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Community Health Data Base
An Information Service of the Philadelphia Health Management Corporation

Regional Survey Raises Concerns About Community Health
Tuesday. December 10, 2002

PHILADELPHIA, PA, December 10, 2002 — Data from the 2002 Southeastern Pennsylvania Household Health Survey released today show several areas of concern, including increases in the number of residents forgoing recommended cancer screenings and increases in the number of uninsured children and adults in the region.

The survey, conducted over the summer, is the eighth fielded by the nonprofit Philadelphia Health Management Corporation (PHMC) and includes interviews in more than 10,000 households in the five-county region.

Cancer Screening   
No Mammogram   31% (2000) 33% (2002)
No PAP Smear   27% (2000) 30% (2002)
No Clinical Breast Exam  21% (2000) 24% (2002)
No Colorectal Exam, Men  43% (2000) 47% (2002)
No Prostate Cancer Screening 26% (2000) 30% (2002)

After years of steady progress, several key indicators, especially the use of cancer screenings, reflected a potential trend reversal. In 2002, fewer men were tested for prostate and colorectal cancer, and fewer women received PAP Smears, Clinical Breast Exams, and Mammograms, than in 2000. American Cancer Society recommendations are used as a guideline for determining age and gender appropriate screenings.

The ranks of the uninsured rose among both adults and children in 2002, despite state programs such as the Children’s Health Insurance Program and “Adult Basic” coverage for the working poor who do not qualify for medical assistance. In 2002, more adults ages 18 to 64 were uninsured (9%) than at any other time in the past decade of surveys. Four percent, or 37,815 of children, were uninsured.

In addition to questions regarding health status, insurance status, chronic conditions, exercise and other health-related behaviors, the 2002 Southeastern Pennsylvania Household Health Survey included a series of questions to investigate how individuals obtain health information, what type of information is most needed, and what sources are being consulted. According to the survey, most adults rely on their doctors for health information (60%), but many are using the Internet as well (one out of seven people or 15%).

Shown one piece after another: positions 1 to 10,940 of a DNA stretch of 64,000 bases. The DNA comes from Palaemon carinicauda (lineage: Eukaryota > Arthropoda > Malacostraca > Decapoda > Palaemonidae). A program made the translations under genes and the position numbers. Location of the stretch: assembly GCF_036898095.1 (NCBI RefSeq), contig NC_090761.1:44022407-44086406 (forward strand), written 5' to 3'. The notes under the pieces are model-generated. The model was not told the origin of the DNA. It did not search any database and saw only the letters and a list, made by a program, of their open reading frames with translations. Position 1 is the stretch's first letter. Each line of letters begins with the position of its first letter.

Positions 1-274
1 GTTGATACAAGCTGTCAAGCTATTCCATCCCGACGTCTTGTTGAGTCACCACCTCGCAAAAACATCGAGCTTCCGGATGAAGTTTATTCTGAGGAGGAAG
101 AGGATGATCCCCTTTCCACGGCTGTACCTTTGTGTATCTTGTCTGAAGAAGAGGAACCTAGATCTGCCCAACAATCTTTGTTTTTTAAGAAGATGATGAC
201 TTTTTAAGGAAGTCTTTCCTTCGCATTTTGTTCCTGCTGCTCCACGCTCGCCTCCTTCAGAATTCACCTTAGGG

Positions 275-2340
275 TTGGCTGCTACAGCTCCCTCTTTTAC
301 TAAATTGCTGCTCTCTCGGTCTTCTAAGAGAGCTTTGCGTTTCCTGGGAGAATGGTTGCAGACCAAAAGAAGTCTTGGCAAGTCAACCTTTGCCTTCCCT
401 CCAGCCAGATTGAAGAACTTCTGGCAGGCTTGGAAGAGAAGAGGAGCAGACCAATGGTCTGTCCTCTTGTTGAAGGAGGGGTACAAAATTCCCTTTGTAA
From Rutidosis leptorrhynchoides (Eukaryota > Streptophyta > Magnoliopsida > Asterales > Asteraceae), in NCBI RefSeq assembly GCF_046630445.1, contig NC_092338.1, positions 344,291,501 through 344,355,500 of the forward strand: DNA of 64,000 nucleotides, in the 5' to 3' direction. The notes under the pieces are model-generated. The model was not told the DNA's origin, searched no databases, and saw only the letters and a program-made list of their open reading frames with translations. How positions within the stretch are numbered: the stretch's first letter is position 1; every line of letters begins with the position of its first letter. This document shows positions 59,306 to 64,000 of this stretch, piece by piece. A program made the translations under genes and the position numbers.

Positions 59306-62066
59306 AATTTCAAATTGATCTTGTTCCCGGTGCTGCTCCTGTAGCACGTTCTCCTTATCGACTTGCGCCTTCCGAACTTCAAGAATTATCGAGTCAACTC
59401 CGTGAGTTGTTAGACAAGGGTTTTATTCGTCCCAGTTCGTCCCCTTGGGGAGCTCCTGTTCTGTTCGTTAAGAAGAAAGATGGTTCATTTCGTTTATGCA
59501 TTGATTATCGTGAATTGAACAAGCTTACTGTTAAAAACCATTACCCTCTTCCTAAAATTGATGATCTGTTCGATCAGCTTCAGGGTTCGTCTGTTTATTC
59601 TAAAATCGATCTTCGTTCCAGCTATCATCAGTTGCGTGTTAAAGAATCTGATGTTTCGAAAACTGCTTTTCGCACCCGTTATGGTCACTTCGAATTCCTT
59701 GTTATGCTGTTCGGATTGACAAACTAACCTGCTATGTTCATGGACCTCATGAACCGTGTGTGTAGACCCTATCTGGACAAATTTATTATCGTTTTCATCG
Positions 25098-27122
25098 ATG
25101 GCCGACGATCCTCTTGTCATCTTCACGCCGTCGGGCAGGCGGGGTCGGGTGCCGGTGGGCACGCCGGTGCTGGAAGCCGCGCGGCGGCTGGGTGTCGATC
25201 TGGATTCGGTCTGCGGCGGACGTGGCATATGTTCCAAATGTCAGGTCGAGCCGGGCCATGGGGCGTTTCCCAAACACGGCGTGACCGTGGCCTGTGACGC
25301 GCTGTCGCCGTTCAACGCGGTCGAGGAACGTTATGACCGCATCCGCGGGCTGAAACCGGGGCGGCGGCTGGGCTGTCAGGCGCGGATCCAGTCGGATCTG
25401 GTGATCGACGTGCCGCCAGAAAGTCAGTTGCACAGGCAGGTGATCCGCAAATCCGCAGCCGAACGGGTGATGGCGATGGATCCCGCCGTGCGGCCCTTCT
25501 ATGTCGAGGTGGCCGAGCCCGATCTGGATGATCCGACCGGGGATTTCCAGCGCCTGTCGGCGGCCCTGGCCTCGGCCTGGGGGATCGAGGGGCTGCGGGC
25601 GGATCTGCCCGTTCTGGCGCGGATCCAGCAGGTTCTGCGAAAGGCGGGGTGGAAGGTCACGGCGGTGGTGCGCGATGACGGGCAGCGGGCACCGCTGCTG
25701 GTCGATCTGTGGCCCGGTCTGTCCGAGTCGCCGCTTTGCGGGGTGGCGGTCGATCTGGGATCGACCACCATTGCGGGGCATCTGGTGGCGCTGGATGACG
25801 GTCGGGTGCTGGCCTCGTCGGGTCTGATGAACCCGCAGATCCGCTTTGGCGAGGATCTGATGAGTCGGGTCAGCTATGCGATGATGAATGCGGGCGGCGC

Other new topic areas focus on how residents rate their community’s health, how many servings of fruits and vegetables people are eating, and childhood disabilities, as well as more information on mental health, asthma, youth violence and child care. These and other community health issues, such as measures of “Health Care Quality of Life,” will be explored over the next couple of years by the COMMUNITY HEALTH DATA BASE and its members.

PHMC conducts the Household Health Survey through its ongoing COMMUNITY HEALTH DATA BASE project. The COMMUNITY HEALTH DATA BASE is supported by charitable foundations and local governments, health care providers, and human service agencies. Survey information is used to plan and improve health services and public safety programs for the residents of Southeastern Pennsylvania.
PHMC is a nonprofit, public health organization committed to improving the health of the community through outreach, education, research, planning, technical assistance, and direct services. PHMC celebrates its 30th Anniversary of service to the region this evening at the Kimmel Center with Keynote Speaker, Malcolm Gladwell, New Yorker columnist and author of The Tipping Point, a book on social epidemics and how change occurs in society.

PHMC is a United Way of Southeastern Pennsylvania member agency. Foundation support is also provided by The Pew Charitable Trusts, The Philadelphia Foundation, and The William Penn Foundation. Additional information about PHMC and the COMMUNITY HEALTH DATA BASE is available online at